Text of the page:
I don’t think there is a way to balance work and home life in the startup world without giving up something along the way, whether it be in terms of your conscience as a mother or as an entrepreneur at the helm of a startup. If you think for a moment that you can pull it off, once you announce you are investing more time in one or the other, it will never be enough for your detractors. The boundaries blur and everyone loses in this case. This is the same for both men and women.
Are you a Zuckerberg or a Mayer?
Just before Mayer, another Nasdaq-listed company also announced they were expecting a child: Mark Zuckerberg, CEO of Facebook. After three miscarriages, his wife Priscilla and he were confident they were finally expecting their first.
In an emotional post, they told their personal stories, sharing intimate and difficult details about the treatments they had gone through. Unlike Mayer, Zuckerberg did not focus on the technical details or the link between his work and the pregnancy, and just the emotional side. He did not discuss how much time he would be taking off work for paternity leave, instead only talking about the personal experience that accompanies parents.
At first this seems odd, but the glaring difference between his and Mayer’s announcements is precisely the difference between men and women: Women have to signal that things are business as usual while men are permitted to share their feelings and experiences without scrutiny.
Is the one single difference that she is actually having the baby and Zuckerberg is not? It seems to me not.
In contrast to Zuckerberg, Mayer chose to act within the framework of the masculinity pervasive throughout Silicon Valley. To her stockholders, this all sounds worrying. But for Facebook’s CEO, he may write whatever he wants. Investors don’t see his announcement as something that might shake the revenue of the company.
It is impossible to speak of equality without mentioning the shocking statement that echoed through the chambers of Silicon Valley, Apple, and Facebook regarding the possibility of financing the freezing of eggs. Doesn’t this merely perpetuate the situation? While it is touted as a solution to remove family as an obstacle to women’s aspirations, to derail childbearing is at the very root of the problem here: Why neutralize a woman’s physiology to let her compete with a man? Or perhaps we can let women bring kids into the world at a realistic and fertile age without hurting their position by supporting them in the workplace and at home? I think the answer here is clear.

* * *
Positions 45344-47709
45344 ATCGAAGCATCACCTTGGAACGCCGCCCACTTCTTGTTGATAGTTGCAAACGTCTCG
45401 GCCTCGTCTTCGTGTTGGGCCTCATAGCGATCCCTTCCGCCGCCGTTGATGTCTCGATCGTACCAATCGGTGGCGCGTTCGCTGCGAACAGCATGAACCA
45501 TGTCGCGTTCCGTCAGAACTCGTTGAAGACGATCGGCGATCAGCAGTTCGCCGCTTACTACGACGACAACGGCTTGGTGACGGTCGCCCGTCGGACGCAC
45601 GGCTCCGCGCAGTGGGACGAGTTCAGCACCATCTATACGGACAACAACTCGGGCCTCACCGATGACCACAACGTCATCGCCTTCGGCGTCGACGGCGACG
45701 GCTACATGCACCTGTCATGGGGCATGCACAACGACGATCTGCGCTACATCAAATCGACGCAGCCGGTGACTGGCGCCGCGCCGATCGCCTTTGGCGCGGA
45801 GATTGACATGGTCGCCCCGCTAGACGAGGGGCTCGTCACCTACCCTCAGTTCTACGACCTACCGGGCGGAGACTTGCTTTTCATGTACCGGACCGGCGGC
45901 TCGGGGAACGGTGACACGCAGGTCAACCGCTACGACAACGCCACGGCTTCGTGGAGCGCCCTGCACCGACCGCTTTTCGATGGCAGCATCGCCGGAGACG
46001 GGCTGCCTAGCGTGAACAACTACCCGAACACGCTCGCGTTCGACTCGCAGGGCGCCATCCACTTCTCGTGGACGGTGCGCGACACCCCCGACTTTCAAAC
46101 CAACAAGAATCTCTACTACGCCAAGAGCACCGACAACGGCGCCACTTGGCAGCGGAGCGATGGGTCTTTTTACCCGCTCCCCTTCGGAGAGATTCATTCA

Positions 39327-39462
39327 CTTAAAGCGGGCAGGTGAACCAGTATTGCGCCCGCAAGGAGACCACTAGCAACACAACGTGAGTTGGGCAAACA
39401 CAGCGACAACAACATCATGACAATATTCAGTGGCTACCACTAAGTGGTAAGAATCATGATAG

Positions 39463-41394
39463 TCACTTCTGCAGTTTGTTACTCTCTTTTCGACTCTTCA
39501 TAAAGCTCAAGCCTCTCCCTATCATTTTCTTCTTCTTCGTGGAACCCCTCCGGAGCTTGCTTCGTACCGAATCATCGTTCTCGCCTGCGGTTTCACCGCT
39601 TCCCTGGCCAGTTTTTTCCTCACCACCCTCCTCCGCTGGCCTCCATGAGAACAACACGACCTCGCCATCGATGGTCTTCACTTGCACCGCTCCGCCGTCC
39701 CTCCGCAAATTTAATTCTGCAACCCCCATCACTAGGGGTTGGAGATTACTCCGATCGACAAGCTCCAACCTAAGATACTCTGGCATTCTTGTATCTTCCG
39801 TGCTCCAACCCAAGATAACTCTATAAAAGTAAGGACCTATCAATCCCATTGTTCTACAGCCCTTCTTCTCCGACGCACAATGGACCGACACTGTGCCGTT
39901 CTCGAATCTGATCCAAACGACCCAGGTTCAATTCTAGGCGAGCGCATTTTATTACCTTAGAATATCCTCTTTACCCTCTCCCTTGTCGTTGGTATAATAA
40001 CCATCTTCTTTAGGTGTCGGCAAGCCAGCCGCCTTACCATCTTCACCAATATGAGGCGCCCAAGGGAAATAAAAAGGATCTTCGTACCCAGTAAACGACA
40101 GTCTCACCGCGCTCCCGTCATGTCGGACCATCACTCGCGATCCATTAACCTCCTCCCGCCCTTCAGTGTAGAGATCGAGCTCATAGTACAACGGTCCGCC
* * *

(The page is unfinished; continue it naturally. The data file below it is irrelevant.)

“Work will always be there.”
Before I went on maternity leave, I was afraid of what might happen. I have managed Geektime for the last seven years. Anyone familiar with the world of startups knows well that they are babies themselves, which need a constantly watchful eye 24 hours a day – not to mention the money they require to keep going.
The reason I felt I could take my maternity leave was the fact that I have left responsible people and an awesome partner in charge who can navigate the seas (for a little while) without me. I have received support from my investors and those positive sentiments continue right now as I prepare to return. When they ask me about this, I love to quote one of the world’s most respected investors: “Take your time. Work will always be there.”
I couldn’t be Mayer – financially for sure – but as a first-time mother, it was important for me to play a meaningful part in my son’s life for the first few months and clearly going forward, while working. But I’m also not Zuckerberg. The fact that I am a woman and a mother will continue to be relevant in my decision-making for family and office matters.
What can we do in the interim? Until our politician friends come to their senses and help equate wages of women and break the glass ceiling blocking the appointment of women as directors and to other senior positions and smashing the myths hovering over the heads of female managers, we will need new, private companies that enable realistic work hours and flexibility for parents (not just women) and to steer a discourse that leads to a realization that female management is essential to a healthy company – with or without Marissa Mayer and with our without a full maternity leave. We need to do this in every way possible, with equal benefits and without sacrificing building a family.
Marissa Mayer chose to bring children into the world when 37, and then again when she was 40. What would have happened had she been pregnant at 25? Would this post have ever been written?